in a matter requiring immediate juridical action, such as a hearing
on probable cause or a temporary restraining order. In the latter case, the judge must
disclose on the record the basis for possible disqualification and use reasonable efforts
to transfer the matter to another judge as soon as practicable.
Since 1430 courts have recognized the rule of necessity. See Shaman,
Lubet & Alfini, Judicial Conduct & Ethics 5.03 (1990). According to the case law
the doctrine of necessity provides that despite compelling reasons for disqualification,
recusal is not required if no mechanism exists for transfer of the matter to another court
or appointment of a substitute judicial officer. This doctrine has been recognized by the
Arkansas Supreme Court. See Acme Brick Co. v. Missouri Pacific Railroad Co., 307 Ark. 363,
821 S.W. 2d 7 (1991); Wheatley v. Warren, 232 Ark 123, 334 S.W. 2d 880 (1960).
We are reluctant to examine the parameters of this rule. For
example, we note that the United Stated Supreme Court does apply the rule to itself, but
the Arkansas Supreme Court does not. However, the Arkansas Supreme Court need not resort
to the rule for the simple reason that the Constitution allows the Governor to appoint
special justices. See, for example, Johnson Timber Corp. v. Sturdivant, 295 Ark. 663-B,
758 S.W. 2d 415 (1988).
Accordingly, we conclude that your unique situation falls into the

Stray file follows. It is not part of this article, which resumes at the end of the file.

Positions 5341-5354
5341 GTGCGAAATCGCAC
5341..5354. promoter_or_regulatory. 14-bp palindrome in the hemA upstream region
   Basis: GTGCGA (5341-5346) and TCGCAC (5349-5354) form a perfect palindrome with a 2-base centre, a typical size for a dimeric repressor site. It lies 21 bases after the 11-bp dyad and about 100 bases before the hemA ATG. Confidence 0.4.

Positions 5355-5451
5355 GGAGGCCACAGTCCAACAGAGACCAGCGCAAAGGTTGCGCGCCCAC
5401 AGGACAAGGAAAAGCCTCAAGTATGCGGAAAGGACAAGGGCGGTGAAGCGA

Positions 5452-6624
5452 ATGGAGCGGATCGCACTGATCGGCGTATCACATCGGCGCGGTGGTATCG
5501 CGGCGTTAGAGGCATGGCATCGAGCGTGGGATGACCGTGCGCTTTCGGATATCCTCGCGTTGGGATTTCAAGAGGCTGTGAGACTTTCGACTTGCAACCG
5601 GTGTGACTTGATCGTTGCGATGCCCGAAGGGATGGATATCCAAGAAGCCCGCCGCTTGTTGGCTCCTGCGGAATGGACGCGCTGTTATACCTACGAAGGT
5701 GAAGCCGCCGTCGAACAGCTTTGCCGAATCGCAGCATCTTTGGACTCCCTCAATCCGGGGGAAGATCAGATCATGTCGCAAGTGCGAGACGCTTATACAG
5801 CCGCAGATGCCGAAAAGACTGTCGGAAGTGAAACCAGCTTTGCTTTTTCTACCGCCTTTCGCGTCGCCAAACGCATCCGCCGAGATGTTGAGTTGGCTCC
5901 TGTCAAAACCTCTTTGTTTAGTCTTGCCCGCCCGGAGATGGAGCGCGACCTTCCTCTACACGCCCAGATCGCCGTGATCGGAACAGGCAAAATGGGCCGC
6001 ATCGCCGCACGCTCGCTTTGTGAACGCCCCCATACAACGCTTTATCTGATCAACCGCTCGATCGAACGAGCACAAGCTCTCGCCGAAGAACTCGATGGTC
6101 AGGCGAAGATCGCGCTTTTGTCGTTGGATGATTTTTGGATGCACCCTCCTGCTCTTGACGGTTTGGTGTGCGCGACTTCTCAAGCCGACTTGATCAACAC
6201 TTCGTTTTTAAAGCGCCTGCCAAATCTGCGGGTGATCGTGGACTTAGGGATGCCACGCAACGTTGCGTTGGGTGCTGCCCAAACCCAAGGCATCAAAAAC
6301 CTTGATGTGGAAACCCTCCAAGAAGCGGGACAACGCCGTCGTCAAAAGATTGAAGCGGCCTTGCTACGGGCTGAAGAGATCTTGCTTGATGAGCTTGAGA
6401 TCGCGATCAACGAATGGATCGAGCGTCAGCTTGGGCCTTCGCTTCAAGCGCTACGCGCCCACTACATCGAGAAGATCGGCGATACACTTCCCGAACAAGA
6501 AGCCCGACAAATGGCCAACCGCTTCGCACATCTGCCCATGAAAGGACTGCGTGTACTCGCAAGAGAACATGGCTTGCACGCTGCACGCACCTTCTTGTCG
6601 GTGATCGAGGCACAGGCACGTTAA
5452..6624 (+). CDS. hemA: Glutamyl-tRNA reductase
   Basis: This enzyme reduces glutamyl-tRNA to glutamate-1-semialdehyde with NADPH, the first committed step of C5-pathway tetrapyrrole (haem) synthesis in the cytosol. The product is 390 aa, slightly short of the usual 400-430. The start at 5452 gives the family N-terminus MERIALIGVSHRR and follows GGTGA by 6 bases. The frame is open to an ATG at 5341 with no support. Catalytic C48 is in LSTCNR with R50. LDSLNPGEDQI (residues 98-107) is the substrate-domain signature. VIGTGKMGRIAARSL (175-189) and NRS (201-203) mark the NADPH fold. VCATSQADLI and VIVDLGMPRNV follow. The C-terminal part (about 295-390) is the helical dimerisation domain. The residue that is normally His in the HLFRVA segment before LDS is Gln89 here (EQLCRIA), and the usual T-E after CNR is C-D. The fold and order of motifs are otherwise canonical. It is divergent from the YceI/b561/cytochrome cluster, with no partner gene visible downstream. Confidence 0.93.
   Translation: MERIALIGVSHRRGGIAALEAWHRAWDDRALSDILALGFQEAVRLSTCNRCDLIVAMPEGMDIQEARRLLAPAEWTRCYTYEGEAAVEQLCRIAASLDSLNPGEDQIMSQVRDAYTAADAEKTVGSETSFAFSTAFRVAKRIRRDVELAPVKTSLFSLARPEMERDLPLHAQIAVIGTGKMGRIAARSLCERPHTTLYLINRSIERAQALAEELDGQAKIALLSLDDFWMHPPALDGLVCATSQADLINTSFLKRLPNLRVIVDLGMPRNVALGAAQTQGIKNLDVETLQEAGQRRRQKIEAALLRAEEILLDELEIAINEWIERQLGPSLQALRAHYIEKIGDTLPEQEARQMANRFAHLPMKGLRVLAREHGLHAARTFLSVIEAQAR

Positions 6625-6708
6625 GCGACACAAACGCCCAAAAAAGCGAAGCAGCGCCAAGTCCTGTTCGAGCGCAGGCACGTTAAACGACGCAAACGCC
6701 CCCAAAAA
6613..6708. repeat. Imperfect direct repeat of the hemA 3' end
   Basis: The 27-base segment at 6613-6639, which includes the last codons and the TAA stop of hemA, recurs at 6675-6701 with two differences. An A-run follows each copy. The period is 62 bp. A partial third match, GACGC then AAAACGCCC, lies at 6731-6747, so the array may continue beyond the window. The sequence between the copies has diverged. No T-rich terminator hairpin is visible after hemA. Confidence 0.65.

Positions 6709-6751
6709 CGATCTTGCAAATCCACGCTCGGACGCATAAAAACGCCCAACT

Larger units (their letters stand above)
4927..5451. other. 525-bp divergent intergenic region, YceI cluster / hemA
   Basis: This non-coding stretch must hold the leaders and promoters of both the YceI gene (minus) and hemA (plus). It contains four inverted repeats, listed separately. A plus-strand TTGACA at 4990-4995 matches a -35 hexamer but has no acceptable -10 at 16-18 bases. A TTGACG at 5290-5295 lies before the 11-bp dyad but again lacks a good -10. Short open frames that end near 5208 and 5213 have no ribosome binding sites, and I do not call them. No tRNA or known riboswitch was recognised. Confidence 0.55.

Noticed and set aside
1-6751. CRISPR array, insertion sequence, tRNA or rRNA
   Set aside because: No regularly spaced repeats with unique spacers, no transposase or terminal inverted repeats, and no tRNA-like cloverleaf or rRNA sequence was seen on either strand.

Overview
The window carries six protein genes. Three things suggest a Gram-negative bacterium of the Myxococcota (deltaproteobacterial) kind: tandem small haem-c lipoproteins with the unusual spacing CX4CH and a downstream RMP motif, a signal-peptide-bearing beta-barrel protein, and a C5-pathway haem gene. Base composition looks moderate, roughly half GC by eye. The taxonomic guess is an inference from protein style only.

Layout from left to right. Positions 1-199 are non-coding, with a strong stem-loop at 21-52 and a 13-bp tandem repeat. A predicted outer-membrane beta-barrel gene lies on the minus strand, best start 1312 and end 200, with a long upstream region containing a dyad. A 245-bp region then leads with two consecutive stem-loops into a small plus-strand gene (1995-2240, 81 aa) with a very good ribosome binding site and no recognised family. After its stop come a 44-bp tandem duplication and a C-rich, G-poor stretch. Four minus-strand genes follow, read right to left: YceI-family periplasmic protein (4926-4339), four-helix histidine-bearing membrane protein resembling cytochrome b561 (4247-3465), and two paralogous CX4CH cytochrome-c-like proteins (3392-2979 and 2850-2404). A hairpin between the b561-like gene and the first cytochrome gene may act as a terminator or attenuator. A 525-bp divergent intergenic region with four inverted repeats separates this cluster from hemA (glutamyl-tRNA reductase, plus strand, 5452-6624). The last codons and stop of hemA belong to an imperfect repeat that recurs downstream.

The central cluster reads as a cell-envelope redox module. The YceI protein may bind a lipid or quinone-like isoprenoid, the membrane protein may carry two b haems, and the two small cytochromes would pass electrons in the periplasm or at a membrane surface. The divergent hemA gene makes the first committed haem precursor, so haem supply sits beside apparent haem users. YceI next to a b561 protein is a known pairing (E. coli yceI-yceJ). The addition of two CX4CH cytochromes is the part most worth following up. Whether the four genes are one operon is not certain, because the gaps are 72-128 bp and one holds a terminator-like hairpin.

narrow group of situations governed by the Arule of necessity@. Our opinion does not
necessarily mean that you can preside in every instance in which the judicial challenger
appears before you. In ways that we cannot foresee, the campaign might be relevant to
judicial proceedings; the parties might object; or, your own subjective evaluation of the
situation might require recusal. As the Supreme Court concluded in Matthews v. Rodgers,
279 Ark. 328, 651 S.W. 2d 453 (1983), such matters are left to your judgment.
Howard W. Brill
For the Committee
AConcurring Opinion of Edwin B. Alderson, Jr.
I concur with the excellent opinion of my distinguished
colleague, Professor Brill. The opinion properly focuses on the Arule of necessity@ and
the fact that it may not be feasible or appropriate for Special Judges in these cases.
Nothing, however, is mentioned about the fact that the Prosecuting Attorney=s office has
the obligation to provide a qualified person to handle the juvenile cases that come before
Judge Brown. The person so appointed should not be one who will cause problems under the
Code of Judicial Conduct and problems for the Court and the administration of justice.
There are probably a number of ways to handle this matter, but the obvious solution is for
the Prosecuting Attorney to provide a qualified person to handle the cases who is not
tunning against Judge Brown. Surely the Prosecuting Attorney is aware of this situation. I
think it is appropriate for Judge Brown to discuss this matter with the Prosecuting
Attorney and ask that office to provide an immediate solution to the Problem.